The 7.62×25mm cartridge is powerful, has an flat trajectory, is capable of penetrating thick clothing and soft body armor. Able to withstand tremendous abuse, large numbers of the TT-33 were produced during World War II and well into the 1950s. In modern times the robust TT-33 has been converted to many powerful cartridges including.38 Super and 9×23mm Winchester. The TT-33 omitted a safety catch other than the half cock notch which rendered the trigger inoperable until the hammer was pulled back to full cock and lowered manually to the half cock position. Many imported variants have manual safeties added, which vary in placement and function; the Wehrmacht captured a fair number of TT-33s and issued them to units under the Pistole 615 designation. This was made possible by the fact that Russian 7.62 mm Model 1930 Type P cartridges were nearly identical to the German 7.63×25mm Mauser cartridge. Therefore, German ammunition could be used in captured Russian arms, but not vice versa. Due to much higher pressures, the Russian cartridges should never be used in the German Mauser pistols.
Such use could be dangerous. Interarms marketed World War II-surplus Russian-made Tokarevs in Europe and the United States as the Phoenix, they had new wooden grips with a phoenix design on them and were overstamped INTERARMS on the barrel. Gun laws banned their sale due to their lack of a safety. In 1949 a silenced variant was produced. Uniquely, the silencer is attached to the barrel bushing rather than the barrel itself; the combined weight of the suppressor with the slide prevents semi-auto cycling of the action, forcing the user to manually cycle it in the same manner as pump action firearms. It would be replaced by the PB pistol in 1967; the TT-33 was replaced by the 8-round, 9×18mm Makarov PM pistol in 1952. Production of the TT-33 in Russia ended in 1954, but copies were made by other countries. At one time or another most communist or Soviet bloc countries made a variation of the TT-33 pistol; the TT pistol was copied in China as the Type 51, Type 54, M20, TU-90. Norinco, the People's Liberation Army's state armaments manufacturer in China, manufactured a commercial variant of the Tokarev pistol chambered in the more common 9×19mm Parabellum round, known as the Tokarev Model 213, as well as in the original 7.62×25mm caliber.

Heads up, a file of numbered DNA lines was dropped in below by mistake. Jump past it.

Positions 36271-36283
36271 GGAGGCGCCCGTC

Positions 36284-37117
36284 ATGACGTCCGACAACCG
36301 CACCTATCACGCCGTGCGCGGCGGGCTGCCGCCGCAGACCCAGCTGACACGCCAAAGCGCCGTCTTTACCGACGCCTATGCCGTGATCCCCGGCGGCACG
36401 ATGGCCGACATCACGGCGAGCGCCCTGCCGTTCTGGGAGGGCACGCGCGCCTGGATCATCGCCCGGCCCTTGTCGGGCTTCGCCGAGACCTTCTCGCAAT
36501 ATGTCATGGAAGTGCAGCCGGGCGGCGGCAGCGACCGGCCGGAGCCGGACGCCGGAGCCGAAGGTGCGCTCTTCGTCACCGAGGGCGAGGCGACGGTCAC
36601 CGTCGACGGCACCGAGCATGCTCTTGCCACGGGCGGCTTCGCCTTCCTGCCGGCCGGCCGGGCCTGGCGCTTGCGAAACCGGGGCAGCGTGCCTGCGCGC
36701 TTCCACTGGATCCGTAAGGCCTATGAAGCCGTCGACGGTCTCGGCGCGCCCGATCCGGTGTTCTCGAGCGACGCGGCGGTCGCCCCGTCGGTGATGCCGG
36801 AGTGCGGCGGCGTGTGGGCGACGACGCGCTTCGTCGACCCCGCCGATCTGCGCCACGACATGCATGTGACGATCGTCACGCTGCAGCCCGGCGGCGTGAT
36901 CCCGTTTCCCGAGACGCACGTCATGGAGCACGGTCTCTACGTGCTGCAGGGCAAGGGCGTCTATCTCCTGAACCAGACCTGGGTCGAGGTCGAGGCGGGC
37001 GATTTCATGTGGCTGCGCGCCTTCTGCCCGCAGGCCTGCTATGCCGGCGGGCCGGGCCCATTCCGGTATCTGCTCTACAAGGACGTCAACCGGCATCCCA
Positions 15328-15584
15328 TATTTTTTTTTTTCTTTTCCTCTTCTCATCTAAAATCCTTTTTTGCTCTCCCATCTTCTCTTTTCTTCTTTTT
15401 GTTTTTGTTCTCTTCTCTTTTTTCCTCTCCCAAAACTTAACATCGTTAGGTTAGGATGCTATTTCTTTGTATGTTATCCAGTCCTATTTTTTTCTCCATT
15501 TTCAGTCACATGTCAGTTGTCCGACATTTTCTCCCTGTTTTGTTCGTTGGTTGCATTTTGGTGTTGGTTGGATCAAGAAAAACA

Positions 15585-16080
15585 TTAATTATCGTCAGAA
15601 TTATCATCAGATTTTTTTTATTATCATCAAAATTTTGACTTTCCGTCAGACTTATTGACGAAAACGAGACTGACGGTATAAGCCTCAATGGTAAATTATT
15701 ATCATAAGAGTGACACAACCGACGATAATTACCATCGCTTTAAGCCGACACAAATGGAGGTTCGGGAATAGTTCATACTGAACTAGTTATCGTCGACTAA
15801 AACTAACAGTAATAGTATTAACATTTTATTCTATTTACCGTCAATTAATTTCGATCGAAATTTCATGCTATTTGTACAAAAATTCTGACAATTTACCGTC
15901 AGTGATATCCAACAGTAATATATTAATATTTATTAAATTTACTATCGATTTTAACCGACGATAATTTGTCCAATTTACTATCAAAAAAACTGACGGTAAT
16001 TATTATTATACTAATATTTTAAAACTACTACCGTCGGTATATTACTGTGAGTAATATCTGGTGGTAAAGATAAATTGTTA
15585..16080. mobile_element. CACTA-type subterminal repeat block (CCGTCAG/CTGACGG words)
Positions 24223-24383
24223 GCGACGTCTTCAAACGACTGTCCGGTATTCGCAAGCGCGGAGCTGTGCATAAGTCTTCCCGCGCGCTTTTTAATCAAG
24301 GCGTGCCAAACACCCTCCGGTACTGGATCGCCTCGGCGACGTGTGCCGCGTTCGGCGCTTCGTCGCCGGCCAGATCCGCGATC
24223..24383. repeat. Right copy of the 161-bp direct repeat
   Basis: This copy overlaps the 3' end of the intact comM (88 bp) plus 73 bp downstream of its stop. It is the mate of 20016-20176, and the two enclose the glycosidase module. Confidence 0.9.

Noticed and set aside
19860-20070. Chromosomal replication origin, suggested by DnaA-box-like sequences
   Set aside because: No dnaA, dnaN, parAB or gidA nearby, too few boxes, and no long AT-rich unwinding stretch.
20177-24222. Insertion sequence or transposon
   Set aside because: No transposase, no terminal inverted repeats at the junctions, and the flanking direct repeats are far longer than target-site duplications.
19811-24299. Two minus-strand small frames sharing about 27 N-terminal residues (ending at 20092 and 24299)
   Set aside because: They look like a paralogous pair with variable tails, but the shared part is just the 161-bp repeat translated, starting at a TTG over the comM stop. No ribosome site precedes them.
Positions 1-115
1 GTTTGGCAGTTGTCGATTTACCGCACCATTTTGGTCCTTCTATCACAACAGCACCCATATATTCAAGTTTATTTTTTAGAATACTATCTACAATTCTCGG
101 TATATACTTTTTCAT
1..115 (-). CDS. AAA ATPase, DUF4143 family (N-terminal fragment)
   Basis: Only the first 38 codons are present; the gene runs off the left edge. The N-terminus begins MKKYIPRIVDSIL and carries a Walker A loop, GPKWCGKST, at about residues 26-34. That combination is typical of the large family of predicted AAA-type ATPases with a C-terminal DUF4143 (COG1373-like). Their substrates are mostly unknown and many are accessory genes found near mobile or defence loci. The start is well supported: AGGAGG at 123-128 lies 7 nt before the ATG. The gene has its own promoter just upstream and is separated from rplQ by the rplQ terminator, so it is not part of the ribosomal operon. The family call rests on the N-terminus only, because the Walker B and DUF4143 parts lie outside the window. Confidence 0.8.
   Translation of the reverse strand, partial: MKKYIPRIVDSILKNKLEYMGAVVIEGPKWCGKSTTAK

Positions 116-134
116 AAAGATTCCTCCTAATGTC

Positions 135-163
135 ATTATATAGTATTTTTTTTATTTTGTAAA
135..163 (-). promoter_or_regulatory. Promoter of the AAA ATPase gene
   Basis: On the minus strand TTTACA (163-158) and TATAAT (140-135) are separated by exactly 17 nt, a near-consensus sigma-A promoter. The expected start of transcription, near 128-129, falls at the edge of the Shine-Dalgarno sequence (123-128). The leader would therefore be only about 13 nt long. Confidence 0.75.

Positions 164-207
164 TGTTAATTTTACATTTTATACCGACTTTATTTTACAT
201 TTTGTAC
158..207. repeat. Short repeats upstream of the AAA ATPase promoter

The 9mm model features a safety catch, absent on Russian-produced TT-33 handguns. Furthermore, the Model 213 features the thin slide grip grooves, as opposed to the original Russian wide-types; the 9mm model is featured with a magazine well block mounted in the rear of the magazine well to accept 9mm type magazines without frame modification. The Norinco model in current production is not available for sale in the United States due to import prohibitions on Chinese firearms, although older handguns of the Model 213 type imported in the 1980s and 1990s are common. 7.62×25mm ammo is rather inexpensive and locally produced or imported from China made by Norinco. Hungary rebarreled the TT to fire 9×19mm Parabellum as the M48, as well as an export version for Egypt known as the Tokagypt 58, used by police forces there. Tokagypts differ from the original Tokarevs by an external safety leve
Timecop is a 1994 American science fiction action film directed by Peter Hyams and co-written by Mike Richardson and Mark Verheiden. Richardson served as executive producer; the film is based on Timecop, a story created by Richardson, written by Verheiden, drawn by Ron Randall, which appeared in the anthology comic Dark Horse Comics, published by Dark Horse Comics. The film stars Jean-Claude Van Damme as Max Walker, a police officer in 1994 and a U. S. Federal agent in 2004, it stars Ron Silver as a rogue politician and Mia Sara as Melissa Walker, the agent's wife. The story follows an interconnected web of episodes in the agent's life as he fights time-travel crime and investigates the politician's plans. Timecop remains Van Damme's highest-grossing film as a lead actor, becoming a cult classic with fans, it is regarded as one of Van Damme's better films by critics. By 1994, time travel is used for illicit purposes; the Time Enforcement Commission has been established to police the use of time travel, with Senator Aaron McComb overseeing operations and financing.
Police officer Max Walker has been offered a position with the TEC but is unsure whether or not to accept. While at home with his wife Melissa, he is attacked by unknown assailants and witnesses the house explode, killing her. Ten years Walker is a veteran of the TEC working under Commissioner Eugene Matuzak, who sends him back to October 1929 to prevent his former partner, Lyle Atwood, from using knowledge of the future to financially benefit from the U. S. stock market crash. When confronted, Atwood admits to be working for Senator McComb, who needs the funds for his upcoming presidential campaign. Fearing that McComb will erase him from history, Atwood attempts to jump to his death, but Walker catches him mid-leap and returns to 2004. Refusing to testify, Atwood is sentenced to execution and is returned to 1929 where he resumes falling to his death. Walker is assigned a new partner, TEC rookie Sarah Fielding, together they are sent back to 1994 to investigate McComb, they witness a meeting between young McComb and his business partner Jack Parker, where McComb wishes to withdraw over a disagreement about a new computer chip.